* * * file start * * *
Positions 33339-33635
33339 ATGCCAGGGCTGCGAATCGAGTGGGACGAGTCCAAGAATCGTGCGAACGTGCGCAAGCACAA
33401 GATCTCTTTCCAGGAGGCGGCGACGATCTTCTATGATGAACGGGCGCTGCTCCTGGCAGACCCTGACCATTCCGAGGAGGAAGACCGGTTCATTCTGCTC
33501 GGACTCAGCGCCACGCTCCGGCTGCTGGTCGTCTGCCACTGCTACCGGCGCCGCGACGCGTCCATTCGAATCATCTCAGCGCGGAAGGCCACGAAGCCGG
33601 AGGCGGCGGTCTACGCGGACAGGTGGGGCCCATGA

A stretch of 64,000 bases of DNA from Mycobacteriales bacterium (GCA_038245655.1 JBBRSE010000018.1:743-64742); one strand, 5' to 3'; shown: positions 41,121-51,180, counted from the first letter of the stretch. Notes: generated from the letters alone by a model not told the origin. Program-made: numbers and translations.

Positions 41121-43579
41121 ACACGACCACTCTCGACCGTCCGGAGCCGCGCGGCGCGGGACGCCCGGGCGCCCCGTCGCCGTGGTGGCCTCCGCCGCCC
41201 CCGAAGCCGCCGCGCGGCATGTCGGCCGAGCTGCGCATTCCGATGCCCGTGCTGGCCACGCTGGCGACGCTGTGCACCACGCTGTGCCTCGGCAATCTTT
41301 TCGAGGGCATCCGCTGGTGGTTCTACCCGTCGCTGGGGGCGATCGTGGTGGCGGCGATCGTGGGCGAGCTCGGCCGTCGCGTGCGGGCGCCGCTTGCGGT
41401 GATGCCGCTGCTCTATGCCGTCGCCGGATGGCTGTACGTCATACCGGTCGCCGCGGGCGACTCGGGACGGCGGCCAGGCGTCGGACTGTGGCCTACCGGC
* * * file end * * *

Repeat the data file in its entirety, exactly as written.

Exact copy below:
Positions 33339-33635
33339 ATGCCAGGGCTGCGAATCGAGTGGGACGAGTCCAAGAATCGTGCGAACGTGCGCAAGCACAA
33401 GATCTCTTTCCAGGAGGCGGCGACGATCTTCTATGATGAACGGGCGCTGCTCCTGGCAGACCCTGACCATTCCGAGGAGGAAGACCGGTTCATTCTGCTC
33501 GGACTCAGCGCCACGCTCCGGCTGCTGGTCGTCTGCCACTGCTACCGGCGCCGCGACGCGTCCATTCGAATCATCTCAGCGCGGAAGGCCACGAAGCCGG
33601 AGGCGGCGGTCTACGCGGACAGGTGGGGCCCATGA

A stretch of 64,000 bases of DNA from Mycobacteriales bacterium (GCA_038245655.1 JBBRSE010000018.1:743-64742); one strand, 5' to 3'; shown: positions 41,121-51,180, counted from the first letter of the stretch. Notes: generated from the letters alone by a model not told the origin. Program-made: numbers and translations.

Positions 41121-43579
41121 ACACGACCACTCTCGACCGTCCGGAGCCGCGCGGCGCGGGACGCCCGGGCGCCCCGTCGCCGTGGTGGCCTCCGCCGCCC
41201 CCGAAGCCGCCGCGCGGCATGTCGGCCGAGCTGCGCATTCCGATGCCCGTGCTGGCCACGCTGGCGACGCTGTGCACCACGCTGTGCCTCGGCAATCTTT
41301 TCGAGGGCATCCGCTGGTGGTTCTACCCGTCGCTGGGGGCGATCGTGGTGGCGGCGATCGTGGGCGAGCTCGGCCGTCGCGTGCGGGCGCCGCTTGCGGT
41401 GATGCCGCTGCTCTATGCCGTCGCCGGATGGCTGTACGTCATACCGGTCGCCGCGGGCGACTCGGGACGGCGGCCAGGCGTCGGACTGTGGCCTACCGGC